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Philippine workers seek new work destinations
April 28, 2018, 4:29 pm

Recent atrocities against Filipino workers in the Middle-East has prompted the Philippines government to seek other attractive deployment destinations for its workers. Russia and China along with several countries in Europe are just some of the promising destinations for Filipinos looking for jobs abroad, said the Head of Philippine Overseas Employment Administration, Bernard Olalia in a recent interview.

“Russia is opening their market for the first time to the Philippines, and they want a government-to-government deployment scheme, just like what we did with China,” said Mr. Olalia. He added that Russia is hiring skilled workers in construction and services and China is asking the Philippines to send over 2,000 English teachers this year. He also revealed that the Czech Republic and San Marino were also negotiating labor deals with the Philippines.

Money sent back by millions of overseas Filipino workers has for decades been a mainstay of the economy and has helped support the Philippine Peso. According to the latest World Bank report, in 2017, Filipino workers sent home an estimated $33 billion, the third highest inward remittance in the world, just behind India and China.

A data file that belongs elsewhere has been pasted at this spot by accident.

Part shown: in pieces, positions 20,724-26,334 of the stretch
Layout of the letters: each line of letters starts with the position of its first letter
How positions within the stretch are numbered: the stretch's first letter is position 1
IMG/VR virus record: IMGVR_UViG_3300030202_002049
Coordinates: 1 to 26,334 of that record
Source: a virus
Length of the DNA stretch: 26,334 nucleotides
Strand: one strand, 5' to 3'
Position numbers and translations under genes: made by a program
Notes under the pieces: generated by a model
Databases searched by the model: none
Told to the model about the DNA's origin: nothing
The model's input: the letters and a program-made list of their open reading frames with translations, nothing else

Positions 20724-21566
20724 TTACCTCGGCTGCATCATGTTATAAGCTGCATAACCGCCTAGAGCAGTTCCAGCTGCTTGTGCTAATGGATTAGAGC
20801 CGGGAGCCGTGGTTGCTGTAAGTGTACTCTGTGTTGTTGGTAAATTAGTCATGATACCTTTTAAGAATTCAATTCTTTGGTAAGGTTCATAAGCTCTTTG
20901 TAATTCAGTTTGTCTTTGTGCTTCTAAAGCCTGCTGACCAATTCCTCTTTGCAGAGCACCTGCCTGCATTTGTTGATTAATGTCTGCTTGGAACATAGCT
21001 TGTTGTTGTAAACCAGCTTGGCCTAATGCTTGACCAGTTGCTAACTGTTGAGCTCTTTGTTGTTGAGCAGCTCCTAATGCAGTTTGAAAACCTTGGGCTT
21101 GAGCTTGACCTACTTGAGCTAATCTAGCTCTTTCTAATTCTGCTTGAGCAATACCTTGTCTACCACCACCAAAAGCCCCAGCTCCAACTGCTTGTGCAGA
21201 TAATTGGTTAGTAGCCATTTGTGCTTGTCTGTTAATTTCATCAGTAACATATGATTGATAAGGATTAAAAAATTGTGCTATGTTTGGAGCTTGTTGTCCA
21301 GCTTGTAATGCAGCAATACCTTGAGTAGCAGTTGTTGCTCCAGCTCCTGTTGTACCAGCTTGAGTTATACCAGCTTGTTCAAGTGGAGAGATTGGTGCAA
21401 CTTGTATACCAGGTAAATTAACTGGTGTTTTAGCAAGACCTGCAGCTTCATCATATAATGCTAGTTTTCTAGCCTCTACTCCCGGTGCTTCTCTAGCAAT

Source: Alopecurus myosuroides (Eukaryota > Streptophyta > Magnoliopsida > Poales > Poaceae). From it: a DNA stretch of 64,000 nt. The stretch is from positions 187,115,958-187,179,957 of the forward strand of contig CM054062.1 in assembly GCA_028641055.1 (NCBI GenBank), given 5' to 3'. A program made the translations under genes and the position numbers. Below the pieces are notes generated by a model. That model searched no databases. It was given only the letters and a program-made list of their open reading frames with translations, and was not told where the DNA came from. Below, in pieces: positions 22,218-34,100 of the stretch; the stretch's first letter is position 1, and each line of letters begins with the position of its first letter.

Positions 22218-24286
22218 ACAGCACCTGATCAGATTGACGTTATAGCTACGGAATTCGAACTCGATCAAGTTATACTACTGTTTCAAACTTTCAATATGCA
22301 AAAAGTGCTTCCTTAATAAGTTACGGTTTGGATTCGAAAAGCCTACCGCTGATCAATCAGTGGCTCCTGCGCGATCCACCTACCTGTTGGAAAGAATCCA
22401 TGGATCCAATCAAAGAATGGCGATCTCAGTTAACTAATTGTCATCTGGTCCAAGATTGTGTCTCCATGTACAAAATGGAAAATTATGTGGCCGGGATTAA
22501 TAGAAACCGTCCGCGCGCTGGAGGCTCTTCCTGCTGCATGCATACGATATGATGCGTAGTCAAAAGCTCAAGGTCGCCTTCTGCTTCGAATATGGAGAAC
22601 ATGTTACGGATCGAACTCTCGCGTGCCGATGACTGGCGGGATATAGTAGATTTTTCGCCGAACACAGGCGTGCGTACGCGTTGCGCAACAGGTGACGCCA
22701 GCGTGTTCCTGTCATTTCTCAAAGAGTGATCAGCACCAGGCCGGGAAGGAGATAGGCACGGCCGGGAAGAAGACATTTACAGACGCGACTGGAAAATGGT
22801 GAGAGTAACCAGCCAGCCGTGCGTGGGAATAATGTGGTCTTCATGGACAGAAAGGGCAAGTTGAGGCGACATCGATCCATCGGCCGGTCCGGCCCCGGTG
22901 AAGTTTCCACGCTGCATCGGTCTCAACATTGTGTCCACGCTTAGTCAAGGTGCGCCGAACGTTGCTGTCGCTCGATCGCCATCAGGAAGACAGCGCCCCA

The remittances accounted for about 10 percent of the Philippines’ gross domestic product, and formed the second largest source of foreign exchange after export earnings. H

owever, with exports falling, the authorities are depending on remittances to shore up the peso, which has lost more than 4 percent against the dollar, and has been the worst-performing currency in Asia, so far this year. The Middle East remains the largest destination for land-based workers with more than 1 million deployed in 2016, and accounting for 63 percent of the total.

But the brutal killing of a domestic worker, whose body was found stuffed in a freezer in Kuwait, pushed President Rodrigo Duterte to order a deployment ban to the Arab state since February. The Philippines is flexing its muscle to protect workers in other Middle Eastern countries amid cases of employer abuse.

“We don’t mind advising the President to impose a deployment ban in countries where our Filipino workers are suffering so much, like Kuwait,” Mr. Olalia said. He pointed out that the outlook for labor demand is strong and deployment will keep growing.

Aging populations are prompting Japan and South Korea to place more job orders for Filipino health workers, while Singapore is looking to hire in its technology sector. According to Olalia, the administration’s policy now is to focus on skilled workers and professionals, whose working conditions are significantly better than that of domestic workers, who formed the main segment that was exploited by Middle-East employers.

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